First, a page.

Today, Corrections Corporation of America (CCA) and The GEO Group, Inc. (GEO) continued their fight against transparency and accountability, offering yet another reason why the Department of Homeland Security (DHS) must immediately sever its ties with private prison companies.
Earlier this summer, a federal judge ruled that the details of government contracts with private prison corporations are not exempt from public release under the Freedom of Information Act (FOIA). As a result, DHS was ordered to provide details of the contracts it has signed with private prison companies, including how much the companies are paid, what promises the government has made about the number of people to be detained, and staffing levels for medical personnel—the need for which are alarmingly clear in the midst of continued reporting about medical neglect and deaths in immigrant detention.
In the aftermath of the ruling, the government chose not to appeal, but CCA and GEO have stepped in to escalate the fight. Both companies moved to intervene in the case in order to appeal the ruling—a request which was granted today.
“These companies know that public awareness of how their profiteering works may undermine their enormous influence over detention policy, which has given them control of over 70 percent of immigration detention beds,” said Center for Constitutional Rights Senior Staff Attorney Ghita Schwarz.
“It is past time for DHS to reverse its deep entanglement with companies who insist on operating in secret,” said Mary Small, Policy Director of Detention Watch Network. “Secretary Johnson has all of the evidence of abuse and mismanagement that he needs to end the toxic relationship between the private prison industry and DHS. The companies’ fundamental objection to transparency, proven yet again by this legal move, is just another mark against them.”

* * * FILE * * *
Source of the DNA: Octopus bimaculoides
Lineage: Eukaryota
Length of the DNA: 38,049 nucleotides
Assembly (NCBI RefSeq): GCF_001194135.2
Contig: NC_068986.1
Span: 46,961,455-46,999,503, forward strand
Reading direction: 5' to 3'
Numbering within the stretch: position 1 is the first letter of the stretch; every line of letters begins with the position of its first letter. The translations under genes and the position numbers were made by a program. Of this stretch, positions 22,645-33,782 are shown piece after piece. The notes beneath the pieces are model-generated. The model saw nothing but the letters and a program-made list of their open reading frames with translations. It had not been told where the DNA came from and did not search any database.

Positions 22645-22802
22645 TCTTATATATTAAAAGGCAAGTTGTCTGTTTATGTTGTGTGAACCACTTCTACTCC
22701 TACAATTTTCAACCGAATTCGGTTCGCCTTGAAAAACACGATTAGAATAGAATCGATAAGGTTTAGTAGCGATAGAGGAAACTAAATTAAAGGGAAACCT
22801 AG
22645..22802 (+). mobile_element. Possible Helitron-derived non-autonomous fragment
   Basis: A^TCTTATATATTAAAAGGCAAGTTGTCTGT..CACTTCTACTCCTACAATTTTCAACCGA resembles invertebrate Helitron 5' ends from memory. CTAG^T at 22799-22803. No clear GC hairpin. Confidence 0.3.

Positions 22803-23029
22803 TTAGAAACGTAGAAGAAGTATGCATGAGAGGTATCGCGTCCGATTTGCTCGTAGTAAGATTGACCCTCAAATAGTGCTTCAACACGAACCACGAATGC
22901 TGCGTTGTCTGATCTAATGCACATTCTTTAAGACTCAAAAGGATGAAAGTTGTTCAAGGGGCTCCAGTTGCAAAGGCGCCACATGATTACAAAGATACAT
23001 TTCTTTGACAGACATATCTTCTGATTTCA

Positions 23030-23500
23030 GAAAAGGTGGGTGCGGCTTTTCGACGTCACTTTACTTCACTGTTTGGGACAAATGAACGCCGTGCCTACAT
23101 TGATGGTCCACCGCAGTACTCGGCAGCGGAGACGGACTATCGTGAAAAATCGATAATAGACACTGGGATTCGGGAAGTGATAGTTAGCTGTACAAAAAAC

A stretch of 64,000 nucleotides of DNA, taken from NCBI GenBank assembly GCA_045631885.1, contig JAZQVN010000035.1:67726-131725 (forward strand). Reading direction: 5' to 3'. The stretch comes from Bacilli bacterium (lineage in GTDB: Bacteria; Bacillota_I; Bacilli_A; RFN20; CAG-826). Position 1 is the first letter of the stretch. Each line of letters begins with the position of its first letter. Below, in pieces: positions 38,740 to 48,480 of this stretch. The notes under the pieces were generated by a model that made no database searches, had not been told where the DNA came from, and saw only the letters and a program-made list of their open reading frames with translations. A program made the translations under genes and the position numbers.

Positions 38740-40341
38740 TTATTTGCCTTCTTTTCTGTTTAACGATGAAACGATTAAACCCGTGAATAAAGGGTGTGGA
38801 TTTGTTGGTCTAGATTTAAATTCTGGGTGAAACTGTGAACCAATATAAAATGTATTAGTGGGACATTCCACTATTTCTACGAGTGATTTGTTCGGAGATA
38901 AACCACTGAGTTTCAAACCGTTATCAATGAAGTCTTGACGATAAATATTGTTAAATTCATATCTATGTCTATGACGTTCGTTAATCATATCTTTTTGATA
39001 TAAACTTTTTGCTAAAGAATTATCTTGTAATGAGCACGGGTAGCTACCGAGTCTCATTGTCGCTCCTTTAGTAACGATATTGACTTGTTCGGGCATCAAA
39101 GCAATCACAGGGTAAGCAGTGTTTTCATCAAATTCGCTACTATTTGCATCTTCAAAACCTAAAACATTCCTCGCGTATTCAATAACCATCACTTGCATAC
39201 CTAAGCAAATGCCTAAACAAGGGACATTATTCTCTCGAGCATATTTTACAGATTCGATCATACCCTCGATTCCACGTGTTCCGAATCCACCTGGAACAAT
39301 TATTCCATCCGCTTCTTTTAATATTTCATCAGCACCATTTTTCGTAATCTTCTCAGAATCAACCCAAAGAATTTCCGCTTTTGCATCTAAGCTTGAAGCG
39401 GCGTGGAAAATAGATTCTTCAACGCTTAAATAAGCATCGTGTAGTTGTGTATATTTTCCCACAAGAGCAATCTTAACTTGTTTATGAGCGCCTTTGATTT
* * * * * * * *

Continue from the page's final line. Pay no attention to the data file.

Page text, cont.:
The Center for Constitutional Rights is dedicated to advancing and protecting the rights guaranteed by the United States Constitution and the Universal Declaration of Human Rights. Founded in 1966 by attorneys who represented civil rights movements in the South, CCR is a non-profit legal and educational organization committed to the creative use of law as a positive force for social change. Visit www.ccrjustice.org and follow @theCCR.
Detention Watch Network (DWN) is a national coalition of organizations and individuals working to expose and challenge the injustices of the United States’ immigration detention and deportation system and advocate for profound change that promotes the rights and dignity of all persons. Founded in 1997 by immigrant rights groups, DWN brings together advocates to unify strategy and build partnerships on a local and national level to end immigration detention. Visit www.detentionwatchnetwork.org. Follow @DetentionWatch.